Are employers required to pay for travel time if employees drive company-vehicles to and from work? What if they perform work-related tasks before leaving or after arriving home? Does it make a difference if they are prohibited from using the vehicles for personal errands? Although the Fair Labor Standard Act’s general travel principle is simple – most travel to and from work is not compensable – travel time questions still plague employers. Fortunately, the Fifth Circuit just made the forecast a little clearer for employers.
On June 15, 2011, in Chambers v. Sears Roebuck and Co., No. 10-20360 (5th Cir. June 15, 2011), the Fifth Circuit adopted a Southern District of Texas opinion granting summary judgment for the employer. Chambers is especially important for employers that provide company cars for travel. Nevertheless, aspects of the case have applications to all employers and provide helpful reminders regarding the importance of well-drafted policies and procedures.
The Fifth Circuit Confirms that Travel Time is Generally Not Compensable
The plaintiffs in Chambers were a class of Sears Roebuck and Co. (“Sears”) in-home service technicians. In 2001, Sears implemented a Home Dispatch Program (“HDP”) that allowed technicians to keep company service vans at their homes overnight and travel directly to the jobsite. Sears did not pay technicians for up to 35 minutes of travel to their first job. It similarly did not pay for up to 35 minutes of travel from their last job to their homes. In both cases, travel over 35 minutes was paid. Despite the general rule that employers are not required to pay for travel to and from work, plaintiffs argued that, under the HDP, the travel time was compensable work hours.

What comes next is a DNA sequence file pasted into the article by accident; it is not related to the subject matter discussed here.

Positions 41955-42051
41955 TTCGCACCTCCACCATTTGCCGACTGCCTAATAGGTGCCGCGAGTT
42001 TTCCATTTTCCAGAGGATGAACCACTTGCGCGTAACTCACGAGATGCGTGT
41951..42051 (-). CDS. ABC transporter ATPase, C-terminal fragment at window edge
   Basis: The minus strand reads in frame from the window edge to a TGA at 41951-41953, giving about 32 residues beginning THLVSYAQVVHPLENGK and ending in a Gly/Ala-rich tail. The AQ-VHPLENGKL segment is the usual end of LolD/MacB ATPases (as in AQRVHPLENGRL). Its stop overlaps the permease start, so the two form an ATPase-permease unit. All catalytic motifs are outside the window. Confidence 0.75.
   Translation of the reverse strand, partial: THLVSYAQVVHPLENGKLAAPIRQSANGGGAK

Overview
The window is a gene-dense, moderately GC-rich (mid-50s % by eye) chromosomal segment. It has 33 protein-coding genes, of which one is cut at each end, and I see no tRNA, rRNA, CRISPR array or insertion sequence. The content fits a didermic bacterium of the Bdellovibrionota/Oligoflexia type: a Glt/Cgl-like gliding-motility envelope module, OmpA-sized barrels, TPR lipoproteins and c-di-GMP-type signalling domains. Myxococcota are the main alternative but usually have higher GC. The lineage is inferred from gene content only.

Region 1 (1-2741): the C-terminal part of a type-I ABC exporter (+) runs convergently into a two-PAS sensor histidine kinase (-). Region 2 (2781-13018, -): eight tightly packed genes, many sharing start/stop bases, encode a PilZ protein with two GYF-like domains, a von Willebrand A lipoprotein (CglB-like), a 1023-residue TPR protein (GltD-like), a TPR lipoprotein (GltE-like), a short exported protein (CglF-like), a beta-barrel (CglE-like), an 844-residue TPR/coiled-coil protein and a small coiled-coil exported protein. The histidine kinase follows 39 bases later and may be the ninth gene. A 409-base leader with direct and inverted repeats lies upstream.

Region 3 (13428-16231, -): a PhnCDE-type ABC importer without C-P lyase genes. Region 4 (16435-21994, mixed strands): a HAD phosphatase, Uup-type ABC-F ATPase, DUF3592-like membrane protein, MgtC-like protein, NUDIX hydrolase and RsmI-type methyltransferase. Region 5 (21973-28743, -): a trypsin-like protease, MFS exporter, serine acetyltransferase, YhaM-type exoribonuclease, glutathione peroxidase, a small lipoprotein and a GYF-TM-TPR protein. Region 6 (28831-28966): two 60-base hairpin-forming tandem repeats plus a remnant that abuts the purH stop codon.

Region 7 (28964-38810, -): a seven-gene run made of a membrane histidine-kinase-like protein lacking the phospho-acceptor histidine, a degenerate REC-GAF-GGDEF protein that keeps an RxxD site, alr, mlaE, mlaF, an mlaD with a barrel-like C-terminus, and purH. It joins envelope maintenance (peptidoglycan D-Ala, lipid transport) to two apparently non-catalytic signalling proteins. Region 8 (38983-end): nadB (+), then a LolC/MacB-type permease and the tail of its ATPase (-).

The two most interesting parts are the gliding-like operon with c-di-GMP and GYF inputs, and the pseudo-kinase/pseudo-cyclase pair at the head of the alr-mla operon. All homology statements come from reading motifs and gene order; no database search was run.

The court began its analysis by reviewing the Employment Commute Flexibility Act (“ECFA”), which amended the FLSA and Portal-to-Portal Act to clarify an employer’s responsibilities regarding travel time. ECFA states that an employer may provide a company vehicle to an employee for travel and still take advantage of the general principle that home to work and work to home travel is not compensable if two conditions are met: 1) the travel must be in the normal commuting area for the employer’s business; and 2) there must be an agreement between the employer and employee that the time is not compensable. In Chambers, the existence of an agreement between the employer and employee was undisputed. Plaintiffs, however, argued that the HDP failed to meet ECFA’s first criteria because “normal commuting area” refers to distance and the HDP incorrectly used a time limit. The plaintiffs also argued that because they were prohibited from using the company vans for personal business, ECFA was inapplicable. The court rejected both arguments.
Having failed to remove their travel time from ECFA’s protection, plaintiffs attempted to argue that duties they performed before leaving home and after arriving home were compensable and, thus, triggered the start to and end of the paid work day under the “continuous work day” rule. By way of example, the technicians:
- logged onto their computers to receive daily assignments;
- transported a computer to their trucks where they plugged the computer into a docking station;
- called the first customer of the day (there was some dispute about whether these calls occurred);
- entered the time they left and returned home;
- downloaded service information at day's end;